You have a pretty interesting job managing a historic farm at Living History Farms. How did you end up in that role?
I started volunteering at Living History Farms with my mom and sister when I was 10-12. My best friend volunteered there and it seemed like the coolest thing ever. I was already really into history, the Oregon trail, and Laura Ingalls Wilder. I read a lot and wanted to do the things I read about and it was fun to do it. When I was in graduate school I applied for a job there because I wanted to be in a museum and not academia. There was a job in the gift shop and I worked there for two years. I was honest with my boss and told them I wanted to do interpretation, which I eventually started doing.
Now I manage a farm that’s set near 1850 in period clothing. The management of that farm entails taking care of livestock, managing annual butchering and livestock sales a couple times a year, and then I also maintain the garden and the household because I am the domestic supervisor.
What is the experience of being a modern woman working as a domestic supervisor like?
It’s something that I never thought about as being a weird thing until very recently. It’s interesting to see how visitors react to the work that I do in the house and outside of the house. The work that’s done inside the house is pretty regularly belittled. The work that’s done outside of the house I’m questioned if I’m the appropriate person to do the work. I was out hauling corn while my male coworker was in the barn and a guest gave him a hard time for not helping me. He said, “Trust me, she’s a very capable woman.”
I usually say farm work is something that everyone needs to know how to do. If something happens to somebody there isn’t really a manual you can just look at and understand. In 1850 especially, if something were to happen to your husband there is no way a woman could survive if she wasn’t knowledgeable and out there helping.
What made you decide to come to the learning circle and how did you learn about it?
I was looking at the PFI website researching their Labor4Learning program and when I saw the learning circle. I liked that it would be very introductory and the fact that it was for women was appealing. Farming is intimidating especially if you’re trying to learn from someone who isn’t understanding of your knowledge or the way they talk to you.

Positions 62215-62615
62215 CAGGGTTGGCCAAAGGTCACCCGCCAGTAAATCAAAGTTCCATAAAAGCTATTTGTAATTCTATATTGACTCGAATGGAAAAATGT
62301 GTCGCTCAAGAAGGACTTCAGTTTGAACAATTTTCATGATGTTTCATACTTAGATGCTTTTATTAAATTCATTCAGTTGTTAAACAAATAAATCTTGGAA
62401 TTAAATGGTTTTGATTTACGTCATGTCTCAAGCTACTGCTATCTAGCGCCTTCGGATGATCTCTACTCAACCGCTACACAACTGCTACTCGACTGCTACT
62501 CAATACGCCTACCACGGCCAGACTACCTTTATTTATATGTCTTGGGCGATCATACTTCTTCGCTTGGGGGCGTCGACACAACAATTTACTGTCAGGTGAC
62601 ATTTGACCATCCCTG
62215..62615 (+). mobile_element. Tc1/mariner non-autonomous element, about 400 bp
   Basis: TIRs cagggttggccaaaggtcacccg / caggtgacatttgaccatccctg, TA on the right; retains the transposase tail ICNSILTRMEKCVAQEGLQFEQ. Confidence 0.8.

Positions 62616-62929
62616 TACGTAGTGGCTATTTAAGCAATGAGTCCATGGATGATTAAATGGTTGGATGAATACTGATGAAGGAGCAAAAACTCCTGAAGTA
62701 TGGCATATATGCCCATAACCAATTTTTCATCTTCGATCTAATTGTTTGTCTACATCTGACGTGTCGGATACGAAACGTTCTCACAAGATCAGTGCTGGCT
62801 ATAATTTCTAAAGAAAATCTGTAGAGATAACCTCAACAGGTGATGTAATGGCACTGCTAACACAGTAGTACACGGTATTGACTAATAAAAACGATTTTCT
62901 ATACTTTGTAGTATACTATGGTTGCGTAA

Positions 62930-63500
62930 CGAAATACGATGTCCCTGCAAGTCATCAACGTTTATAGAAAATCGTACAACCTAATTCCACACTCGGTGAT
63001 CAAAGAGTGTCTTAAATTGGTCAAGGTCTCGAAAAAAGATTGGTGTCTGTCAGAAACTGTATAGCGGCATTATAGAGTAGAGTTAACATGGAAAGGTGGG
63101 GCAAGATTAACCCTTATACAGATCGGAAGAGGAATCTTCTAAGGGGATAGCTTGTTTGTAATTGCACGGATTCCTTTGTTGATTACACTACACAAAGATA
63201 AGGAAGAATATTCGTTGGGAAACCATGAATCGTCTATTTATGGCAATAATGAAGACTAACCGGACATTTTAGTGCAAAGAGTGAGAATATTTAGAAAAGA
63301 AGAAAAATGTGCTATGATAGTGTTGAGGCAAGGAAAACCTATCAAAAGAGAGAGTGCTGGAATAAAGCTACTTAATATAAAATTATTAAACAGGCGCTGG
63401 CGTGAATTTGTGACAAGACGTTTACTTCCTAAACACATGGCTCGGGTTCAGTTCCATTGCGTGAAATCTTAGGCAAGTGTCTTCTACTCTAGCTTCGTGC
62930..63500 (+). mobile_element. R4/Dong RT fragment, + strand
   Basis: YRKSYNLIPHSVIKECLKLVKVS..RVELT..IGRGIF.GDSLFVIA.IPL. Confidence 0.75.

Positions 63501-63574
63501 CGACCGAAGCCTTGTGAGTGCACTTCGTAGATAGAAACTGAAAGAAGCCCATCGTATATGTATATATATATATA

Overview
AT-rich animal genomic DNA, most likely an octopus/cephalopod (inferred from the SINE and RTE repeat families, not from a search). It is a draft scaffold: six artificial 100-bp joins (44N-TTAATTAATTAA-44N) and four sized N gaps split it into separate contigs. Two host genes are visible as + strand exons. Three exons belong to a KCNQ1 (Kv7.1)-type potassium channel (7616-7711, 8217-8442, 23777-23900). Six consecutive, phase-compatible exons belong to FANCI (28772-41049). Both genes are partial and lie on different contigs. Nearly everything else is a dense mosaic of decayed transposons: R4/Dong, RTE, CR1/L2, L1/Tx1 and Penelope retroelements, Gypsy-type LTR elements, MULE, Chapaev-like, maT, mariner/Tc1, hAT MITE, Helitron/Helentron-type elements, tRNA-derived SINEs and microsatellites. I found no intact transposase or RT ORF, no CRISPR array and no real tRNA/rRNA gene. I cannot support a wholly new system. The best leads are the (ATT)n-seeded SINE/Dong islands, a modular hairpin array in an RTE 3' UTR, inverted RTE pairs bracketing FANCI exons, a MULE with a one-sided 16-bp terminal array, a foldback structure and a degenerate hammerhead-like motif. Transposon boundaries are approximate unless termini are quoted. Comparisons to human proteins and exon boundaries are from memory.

What was your main takeaway from the day? What did you like most?
Importance of having a community that could help them. None of the women would have been successful without that.
Do you have a long term farm dream?
I really enjoy textiles and fiber sheep. I’ve been spinning like crazy at work because we’re going to dye yarn soon. Sheep are very annoying animals but I’m not scared of them.
Outside of work you’re very active in Democratic Socialists of America. Have you always been interested in activism?
Before DSA I wasn’t involved in activism. I didn’t want to get involved because I felt like there were other people who had more deeply held beliefs than me or people who were better at doing that kind of thing than me so I just assumed that other, better people would fill those roles. I wasn’t very aware of what my options were for activism, which makes sense because in my experience most local activists are older.
But then I felt like I was wasting the energy and knowledge and things that I had about these issues that were bothering me if I just waited for someone else do something. So I joined DSA after the election. We’re still in the beginning stages of developing the chapter. This seems like the first kind of step in the larger timeline of accomplishments for the left. Building a base of support is something we’re doing right now. We’re also speaking out on issues and fighting capitalism.
Through DSA you were able to attend an activist training for women and binary non-conforming folks. What was that experience like?
I was in New York for a national leadership training at the Rosa Luxemburg Foundation. It was a training that was coordinated, facilitated by women and binary non-conforming folks. It wasn’t an environment I had really been in before and it was very obvious to me that it was a different experience in terms of learning and decision making. We were all working together with each other. The main differences were that it didn’t feel like anyone was competing to have a better idea or shut anybody down. We all had some kind of understanding about not being competitive in that way. I felt like everybody was respectful and we didn’t have to be reminded to be respectful.
It was good to hear experiences coming from DSA, which is such a male dominated space, that it’s a problem everywhere. Women chapter leaders tend to be scrutinized more heavily so sharing those experiences was really helpful.
Why do you think it’s important that more women get involved in activism and run for office?
Women are really good decision makers and should be put in those positions more frequently. There’s a level of awareness for other people’s feeling that comes more naturally. Being empathetic in general to other people’s situations. Wanting to form connections with others whereas men tend to be more distant.
What is one resource you would recommend to all women working sustainable ag?
My Antonia. That book really stuck with me and made me think a lot about what I do at work and a woman’s role in the farm and community building and sustaining.
Everyone should study more agricultural history because it’ll inform your work in agriculture now so much more.